Economy, Employment, Inflation and The Travel Industry Status
Amid slowing economic conditions, the United States economy was able to add another 263,000 non-farm payrolls in September. The steady rebound of the labor market due to mass layoffs caused by the pandemic has seen employment figures tick down to pre-pandemic levels of 3.5%.
Despite the challenges, from red-hot inflation hitting a four-decade high, to the Federal Reserve’s aggressive monetary tightening, the American labor market is holding steady against possible headwinds.
While job growth has been steady throughout most sectors, with the professional and business services sector seeing the biggest growth, sectors such as hospitality and retail, which were among the hardest hit during the early months of the pandemic, are still falling short of pre-pandemic levels.
The latest figures reveal that leisure and hospitality are still somewhat 1.1 million workers short of their February 2020 levels. In the most recent jobs report, around 83,000 hospitality and leisure jobs were added.
The worsening economic conditions and the rising cost of living have left many people to jump ship and look for high-paying jobs elsewhere.
Though the sector has been biting some hard bullets in terms of its labor performance – stock performances have been painting a completely different picture in the meantime.
The red-hot summer travel season, which led to a slew of flight cancellations, and an influx of foreign travel nearly two years after countries closed their borders to tourists has helped give the sector, and several stock options rebound to their best performance levels yet.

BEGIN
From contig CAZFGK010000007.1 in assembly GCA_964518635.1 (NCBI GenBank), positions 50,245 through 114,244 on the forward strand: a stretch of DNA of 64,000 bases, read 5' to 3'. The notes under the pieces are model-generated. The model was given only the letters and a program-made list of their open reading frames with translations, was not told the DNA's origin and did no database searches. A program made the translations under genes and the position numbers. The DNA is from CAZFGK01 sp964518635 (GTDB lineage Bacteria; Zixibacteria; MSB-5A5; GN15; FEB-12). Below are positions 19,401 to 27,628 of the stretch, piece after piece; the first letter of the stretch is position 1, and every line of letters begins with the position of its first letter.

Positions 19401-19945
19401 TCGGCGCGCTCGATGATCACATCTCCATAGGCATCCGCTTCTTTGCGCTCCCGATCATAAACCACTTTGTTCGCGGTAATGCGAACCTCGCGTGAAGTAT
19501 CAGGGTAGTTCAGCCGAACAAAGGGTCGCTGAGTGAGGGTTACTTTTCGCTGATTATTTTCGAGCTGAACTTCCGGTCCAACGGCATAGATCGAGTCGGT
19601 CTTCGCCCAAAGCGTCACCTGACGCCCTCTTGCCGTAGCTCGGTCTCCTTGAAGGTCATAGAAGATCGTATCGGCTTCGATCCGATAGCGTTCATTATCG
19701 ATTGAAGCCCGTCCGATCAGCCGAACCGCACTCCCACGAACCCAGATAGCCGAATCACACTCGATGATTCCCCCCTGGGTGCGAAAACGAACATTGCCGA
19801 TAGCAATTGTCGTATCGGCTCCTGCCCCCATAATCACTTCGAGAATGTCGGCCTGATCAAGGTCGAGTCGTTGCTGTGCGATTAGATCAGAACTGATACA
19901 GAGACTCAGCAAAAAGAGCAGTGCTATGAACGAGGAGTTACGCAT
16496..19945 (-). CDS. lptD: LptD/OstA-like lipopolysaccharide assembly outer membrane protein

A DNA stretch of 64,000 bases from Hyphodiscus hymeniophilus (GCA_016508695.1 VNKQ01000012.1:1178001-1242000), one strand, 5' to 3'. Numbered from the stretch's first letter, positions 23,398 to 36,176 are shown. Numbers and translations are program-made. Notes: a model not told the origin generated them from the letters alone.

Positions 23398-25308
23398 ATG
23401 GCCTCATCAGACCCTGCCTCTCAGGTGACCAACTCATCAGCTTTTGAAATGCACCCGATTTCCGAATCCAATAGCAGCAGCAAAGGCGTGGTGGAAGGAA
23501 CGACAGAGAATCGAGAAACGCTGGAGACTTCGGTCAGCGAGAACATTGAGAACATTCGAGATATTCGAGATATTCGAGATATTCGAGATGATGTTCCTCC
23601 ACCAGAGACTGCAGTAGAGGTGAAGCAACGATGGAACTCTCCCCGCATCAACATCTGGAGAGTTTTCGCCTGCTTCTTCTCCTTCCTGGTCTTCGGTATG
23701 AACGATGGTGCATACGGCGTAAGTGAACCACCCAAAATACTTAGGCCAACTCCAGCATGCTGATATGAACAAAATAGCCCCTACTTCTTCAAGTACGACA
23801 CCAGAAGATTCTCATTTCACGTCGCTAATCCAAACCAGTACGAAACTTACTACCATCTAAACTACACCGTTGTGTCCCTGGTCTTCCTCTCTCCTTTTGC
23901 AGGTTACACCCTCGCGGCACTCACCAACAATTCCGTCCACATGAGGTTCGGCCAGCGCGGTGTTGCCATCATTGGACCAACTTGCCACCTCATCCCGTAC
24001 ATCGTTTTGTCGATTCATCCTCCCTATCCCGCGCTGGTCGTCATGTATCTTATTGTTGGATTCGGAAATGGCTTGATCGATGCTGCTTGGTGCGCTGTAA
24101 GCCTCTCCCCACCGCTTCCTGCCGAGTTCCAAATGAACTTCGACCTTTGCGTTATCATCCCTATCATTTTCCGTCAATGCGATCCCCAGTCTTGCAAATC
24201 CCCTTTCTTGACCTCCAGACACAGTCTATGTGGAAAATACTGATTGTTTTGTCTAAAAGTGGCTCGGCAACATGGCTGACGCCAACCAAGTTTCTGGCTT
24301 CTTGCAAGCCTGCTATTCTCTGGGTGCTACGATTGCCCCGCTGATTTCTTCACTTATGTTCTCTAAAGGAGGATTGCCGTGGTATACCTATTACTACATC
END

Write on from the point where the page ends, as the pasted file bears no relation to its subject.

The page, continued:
It’s been a tumultuous time, and travel and leisure stocks were among those impacted the most by the pandemic.
Yet, pent-up consumer demand is sending stocks in all sorts of directions as consumers adjust their habits due to inflationary concerns. The higher cost of traveling hasn’t done much to cool off the hiatus of domestic and international travel, as consumer habits are constantly changing and shifting as economic conditions move.
From pricey airline tickets, thousands of delayed and canceled flights, and costly fuel, to soaring hotel rates consumers are not pulling back, as many are eager to get back out there and travel, an ongoing trend now coined as “revenge travel.”
And that’s just what happened this year.
Illusionary rankings have placed the U.S. as the biggest travel and leisure market in the world, followed by China and Germany.
Prices are set to remain elevated for much of the year, and some experts suggest that consumers should brace themselves for costs to only keep going up in 2023 as well.
Travel Stocks Performance
But on the stock market, higher prices reflected in overall better performance.
Leading vacation ownership conglomerate, and resort management group, Bluegreen Vacations Holding Corporation (NYSE: BVH) experienced a 21.8% year-over-year Q2 growth, marking a total of $235,60 million in revenue for the period. The surge in leisure and travel has also moved the needle for BVH, with stocks gaining 21.6% in the last 12 months.
Travel + Leisure Co (NYSE: TNL), one of the world’s biggest and most well-known travel companies also experienced major gains throughout most of Q2. So far, stock performance is up 19.6%, and some analysts expect that revenue is set to balloon by 14.5% year-over-year.
This trajectory could help TNL become a low-hanging affordable stock pick for investors who are willing to diversify their portfolios with travel, tourism, and hospitality stocks.
Target Hospitality Corporation (NASDAQ: TH) is another must-watch leisure stock pick, as the company recently entered an expanded lease for enhanced infrastructure facility services. Strategic diversification means that the company can increase its hospitality services in a more diverse and community-oriented manner.